Parallelogram 18 Level 3 4 Jan 2024Ma and Pa Kettle

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Noun: Parallelogram Pronunciation: /ˌparəˈlɛləɡram/

  1. a portmanteau word combining parallel and telegram. A message sent each week by the Parallel Project to bright young mathematicians.
  • Tackle each Parallelogram in one go. Don’t get distracted.
  • Finish by midnight on Sunday if your whole class is doing parallelograms.
  • Your score & answer sheet will appear immediately after you hit SUBMIT.
  • Don’t worry if you score less than 50%, because it means you will learn something new when you check the solutions.

1. Einstein’s π

Watch this clip from Night at the Museum 2 (Battle of the Smithsonian) and listen carefully to the references to π.

(If you have problems watching the video, right click to open it in a new window)

Although Einstein has no problem remembering the digits of π, most of the rest of us find it tricky. 3.14 is about as good as many of us can manage.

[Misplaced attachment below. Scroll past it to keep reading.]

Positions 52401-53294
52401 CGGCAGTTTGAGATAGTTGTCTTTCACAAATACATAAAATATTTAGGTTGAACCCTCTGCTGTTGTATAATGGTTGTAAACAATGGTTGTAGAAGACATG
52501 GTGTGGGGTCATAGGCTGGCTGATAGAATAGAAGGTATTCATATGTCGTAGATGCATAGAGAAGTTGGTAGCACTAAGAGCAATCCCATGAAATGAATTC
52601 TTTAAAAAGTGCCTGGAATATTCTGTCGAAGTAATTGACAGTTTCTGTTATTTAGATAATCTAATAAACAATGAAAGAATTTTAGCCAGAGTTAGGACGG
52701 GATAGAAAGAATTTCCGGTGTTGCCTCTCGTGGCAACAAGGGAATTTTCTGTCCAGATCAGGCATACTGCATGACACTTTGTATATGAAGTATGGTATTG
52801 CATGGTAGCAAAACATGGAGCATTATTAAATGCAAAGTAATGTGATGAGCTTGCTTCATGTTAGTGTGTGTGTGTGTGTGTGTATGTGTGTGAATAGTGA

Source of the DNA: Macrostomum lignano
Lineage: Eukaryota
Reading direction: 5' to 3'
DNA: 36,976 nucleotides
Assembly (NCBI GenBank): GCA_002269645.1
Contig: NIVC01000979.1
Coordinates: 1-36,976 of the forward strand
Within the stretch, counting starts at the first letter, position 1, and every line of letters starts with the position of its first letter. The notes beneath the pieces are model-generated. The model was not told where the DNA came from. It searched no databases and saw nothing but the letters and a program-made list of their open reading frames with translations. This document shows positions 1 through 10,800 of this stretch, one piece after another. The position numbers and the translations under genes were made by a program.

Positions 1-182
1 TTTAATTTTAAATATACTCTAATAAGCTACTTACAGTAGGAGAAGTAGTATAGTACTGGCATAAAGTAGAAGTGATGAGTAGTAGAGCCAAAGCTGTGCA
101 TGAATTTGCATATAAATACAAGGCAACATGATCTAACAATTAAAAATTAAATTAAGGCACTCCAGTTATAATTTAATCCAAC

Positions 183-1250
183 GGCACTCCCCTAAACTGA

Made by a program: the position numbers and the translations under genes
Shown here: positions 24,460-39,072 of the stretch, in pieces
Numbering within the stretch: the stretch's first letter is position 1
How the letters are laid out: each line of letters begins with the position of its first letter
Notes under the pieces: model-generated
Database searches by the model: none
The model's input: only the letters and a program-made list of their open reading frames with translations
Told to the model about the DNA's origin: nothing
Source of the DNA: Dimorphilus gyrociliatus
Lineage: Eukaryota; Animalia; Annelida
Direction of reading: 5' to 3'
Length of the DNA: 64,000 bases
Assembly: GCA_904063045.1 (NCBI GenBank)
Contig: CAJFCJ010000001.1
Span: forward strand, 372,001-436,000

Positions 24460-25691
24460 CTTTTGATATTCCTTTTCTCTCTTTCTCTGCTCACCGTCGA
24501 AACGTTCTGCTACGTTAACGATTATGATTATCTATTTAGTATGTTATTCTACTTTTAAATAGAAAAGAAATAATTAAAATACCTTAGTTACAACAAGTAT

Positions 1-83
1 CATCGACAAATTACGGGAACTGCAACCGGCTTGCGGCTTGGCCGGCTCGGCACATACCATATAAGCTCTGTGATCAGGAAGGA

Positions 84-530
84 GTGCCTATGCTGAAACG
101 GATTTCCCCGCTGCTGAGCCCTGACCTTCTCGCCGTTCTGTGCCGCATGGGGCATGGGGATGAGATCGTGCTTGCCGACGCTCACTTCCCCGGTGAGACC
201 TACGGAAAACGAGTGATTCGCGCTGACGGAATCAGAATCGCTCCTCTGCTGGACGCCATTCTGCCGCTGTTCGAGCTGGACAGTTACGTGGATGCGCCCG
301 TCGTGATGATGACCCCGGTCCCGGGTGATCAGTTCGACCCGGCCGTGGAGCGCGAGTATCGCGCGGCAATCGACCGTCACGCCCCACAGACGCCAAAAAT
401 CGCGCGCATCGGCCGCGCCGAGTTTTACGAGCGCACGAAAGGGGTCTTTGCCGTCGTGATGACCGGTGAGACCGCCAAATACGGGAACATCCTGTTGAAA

As you might know, the digits of π go on forever, so you will never memorise all of π, but there are tricks called mnemonics (pronounced NEM-ON-ICK) that can help you remember quite a few digits.

For example, take the phrase:

“How I wish I could calculate pi.”

If you count the number of letters in each word, then you obtain the digits 3.141592.

“Can I have a small container of coffee?” leads to 3.1415926.

Alternatively, you can remember π with the fraction 22/7.

1 mark

1.1. How much does 22/7 differ from the true value of π? You will need to start by finding the difference between the two number, then dividing by π, then converting to a percentage.

  • 0.04%
  • 0.1%
  • 2%
  • 3%
  • 4.2%
  • (Not answered)

22/7 = 3.14286
π = 3.14159

Inaccuracy is (22/7 – π ) / π = 0.00127 / 3.14159 = 0.0004 = 0.04%

An even better approximation is 355/113 (which is easy to remember, because you just have to remember to repeat the first three odd numbers and then split the result in the middle (113355)).

1 mark

1.2. How much does 355/113 differ from the true value of π?

  • 0.0000000008%
  • 0.00000008%
  • 0.000008%
  • 0.0008%
  • 0.08%
  • (Not answered)

Because π cannot be written as a fraction with perfect accuracy it is labelled an irrational number, but it is not the only irrational number. The golden ratio, often represented as φ (pronounced phi), is the number 1.61803398874...

1 mark

1.3. How much does 13/8 differ from the true value of φ?

  • 0.1%
  • 0.2%
  • 0.4%
  • 0.6%
  • 0.8%
  • (Not answered)

2. Junior Maths Challenge Problem (UKMT)

In 2007, the world record for the largest coin was broken by the Royal Canadian Mint. The coin is 99.999% pure gold and has a mass of 100 kg. A standard British £1 coin has mass of 10g.